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Sistema Homoluden Seminar London 2013 Part three...

 

In this third article on the recent Alex Kostic seminar in London I would like to discuss what he described as full release and how he structured the build up to full speed training.

 

Alex is a master story teller.  Anyone who has been to his seminars will know that they tell a story using movement and concepts. Like all stories they have a beginning, middle and end and the seminar was no different in that respect.  

 

The beginning was technical details such as how to perform various punches and kicks at all angles and ranges so that it didn’t matter where an opponent was stood you could hit them with the most appropriate strike without having first to adjust your position.  This is incredibly important because attacks can come from any angle in a fight unlike anything that happens in a one on one sporting or match fight.

 

By having specific methods to use the decision making process for new students is sped up and this is no different to teaching a student how things like structure breaking works before unleashing them on free play drills.

 

The next stage is to work on flow.  This can be done in a variety of ways and different levels of speed and intensity.  Alex had us carry out a number of flow drills including flowing between strikes on a pad, working at very slow pace against a non-resisting partner to practice feeling the tension for takedowns, Working at a medium pace using strikes to break and prevent grips and a number of drills which he called full release.

 

In these drills the attackers really try to hit you and the person in the middle holds nothing back.  We tried a number of these drills with the goal of pulling the different strands of the seminar together.

 

One series of drills focused on grip and takedown defense.  In it a number of people tried to take you to the floor and you had to remain standing, keep good form and escape or frustrate their attempts.  What was good about this drill was that there was no emphasis on taking the attackers to the floor.  Instead you simply flowed from one position to another noting as you went any opportunities they provided.  

 

The reality of performing this drill was that it was an impossible situation. This was because we were not striking back or structure breaking and would always get taken down at some point with enough persistence from your attackers. That however was the point.  By doing this a part of our Systema was isolated and worked on before being reintegrated into the whole.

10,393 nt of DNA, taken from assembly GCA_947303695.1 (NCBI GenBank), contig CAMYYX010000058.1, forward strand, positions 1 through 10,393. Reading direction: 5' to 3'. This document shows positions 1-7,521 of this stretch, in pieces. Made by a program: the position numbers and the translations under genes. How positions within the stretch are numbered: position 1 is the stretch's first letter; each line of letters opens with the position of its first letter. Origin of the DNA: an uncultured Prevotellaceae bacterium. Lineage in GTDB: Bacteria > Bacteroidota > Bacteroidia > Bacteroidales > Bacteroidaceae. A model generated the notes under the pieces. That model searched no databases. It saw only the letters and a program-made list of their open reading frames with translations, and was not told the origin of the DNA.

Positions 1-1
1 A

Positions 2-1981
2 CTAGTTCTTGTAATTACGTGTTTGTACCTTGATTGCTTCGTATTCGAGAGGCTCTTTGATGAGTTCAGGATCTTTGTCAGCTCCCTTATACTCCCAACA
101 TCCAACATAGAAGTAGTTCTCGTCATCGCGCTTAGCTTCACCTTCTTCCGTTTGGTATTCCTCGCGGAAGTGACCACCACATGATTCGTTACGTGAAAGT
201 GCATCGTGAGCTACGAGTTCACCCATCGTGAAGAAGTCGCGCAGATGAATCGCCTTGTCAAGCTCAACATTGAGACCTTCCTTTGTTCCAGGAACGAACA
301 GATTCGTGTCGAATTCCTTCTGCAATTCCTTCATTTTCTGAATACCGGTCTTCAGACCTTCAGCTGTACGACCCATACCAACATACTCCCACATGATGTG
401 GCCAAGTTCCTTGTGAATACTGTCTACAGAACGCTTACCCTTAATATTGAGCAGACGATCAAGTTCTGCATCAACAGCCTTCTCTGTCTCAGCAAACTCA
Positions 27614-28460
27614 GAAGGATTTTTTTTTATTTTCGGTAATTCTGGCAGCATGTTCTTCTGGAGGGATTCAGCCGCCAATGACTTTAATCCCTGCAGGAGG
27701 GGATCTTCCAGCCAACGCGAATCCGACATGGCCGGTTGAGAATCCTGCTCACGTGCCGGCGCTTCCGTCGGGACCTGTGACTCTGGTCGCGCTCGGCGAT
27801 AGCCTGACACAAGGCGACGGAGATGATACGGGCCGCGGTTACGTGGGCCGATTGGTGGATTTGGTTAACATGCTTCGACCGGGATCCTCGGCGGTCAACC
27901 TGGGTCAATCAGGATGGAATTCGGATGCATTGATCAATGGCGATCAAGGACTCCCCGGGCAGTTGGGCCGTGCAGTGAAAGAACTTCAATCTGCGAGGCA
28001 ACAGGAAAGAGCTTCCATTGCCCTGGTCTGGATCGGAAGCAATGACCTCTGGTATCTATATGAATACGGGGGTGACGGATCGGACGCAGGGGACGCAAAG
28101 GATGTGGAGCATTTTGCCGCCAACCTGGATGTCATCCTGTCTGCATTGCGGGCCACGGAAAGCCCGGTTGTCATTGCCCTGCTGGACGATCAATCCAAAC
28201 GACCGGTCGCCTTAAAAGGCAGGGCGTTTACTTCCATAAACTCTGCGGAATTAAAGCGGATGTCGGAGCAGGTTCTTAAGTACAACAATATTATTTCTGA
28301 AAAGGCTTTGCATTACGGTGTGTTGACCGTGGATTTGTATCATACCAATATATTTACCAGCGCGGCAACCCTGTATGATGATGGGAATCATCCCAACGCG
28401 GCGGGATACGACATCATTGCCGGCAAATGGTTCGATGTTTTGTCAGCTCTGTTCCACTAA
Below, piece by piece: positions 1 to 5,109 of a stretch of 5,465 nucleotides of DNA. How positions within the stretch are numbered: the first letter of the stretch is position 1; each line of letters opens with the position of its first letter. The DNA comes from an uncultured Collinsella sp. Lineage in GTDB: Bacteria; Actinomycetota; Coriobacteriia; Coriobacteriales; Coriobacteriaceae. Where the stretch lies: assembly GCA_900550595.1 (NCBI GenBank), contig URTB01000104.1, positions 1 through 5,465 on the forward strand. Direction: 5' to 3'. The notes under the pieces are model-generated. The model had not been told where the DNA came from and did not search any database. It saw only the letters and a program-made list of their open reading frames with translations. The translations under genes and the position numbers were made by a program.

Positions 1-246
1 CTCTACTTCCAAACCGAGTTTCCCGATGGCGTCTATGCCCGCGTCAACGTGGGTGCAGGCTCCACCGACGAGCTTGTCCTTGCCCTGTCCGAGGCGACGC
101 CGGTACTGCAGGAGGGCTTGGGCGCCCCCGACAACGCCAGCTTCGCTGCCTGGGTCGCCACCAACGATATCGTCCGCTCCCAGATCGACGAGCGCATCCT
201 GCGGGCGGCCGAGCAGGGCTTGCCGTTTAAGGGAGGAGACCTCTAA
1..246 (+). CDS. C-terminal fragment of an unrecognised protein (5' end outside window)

In this particular flow drill Alex is exploring flow between grip releases and strikes with two attackers.  One thing he advocated was using the grip release as a strike using the elbow as the forearm rotated out of the attackers grasp.

 

 

 

The culmination of the story was what Alex calls full release.  Physically and physiologically there is no holding back.  A student in the centre of the circle was kicked, slapped and wrestled with no restrictions on how they attacked. 

 

 

The person in the middle used punctuated flow between strikes and kicks to stay safe.  Emphasis was placed on the attackers being responsible for their own safety.  In the middle there is no holding back. 

 

Strikes go in every direction and because of their often large circular nature it was impossible to aim at specific people or targets.  This meant that getting in to make an attack was incredibly difficult to do and gave the person in the middle space that would be lost with the smaller movement multiple opponent approach I have studied with Michael Ryabko at his Moscow Systema School.

 

In this video clip one such full release session is taking place.  Notice how it is kept short and intense.  This is because there is a very real risk with carrying out the drill, but it is only done by people who volunteer to be involved.  One thing I am becoming aware of is that it is not for everyone.  

 

For safety sake the person in the middle used open hand strikes and in Alex’s own training he follows the example of Skobar and uses boxing gloves and sometimes head guards to allow for more contact while preventing injuries.

 

This seminar was run by Foxy Boxing events.  For more information about future seminars they are hosting check out their website.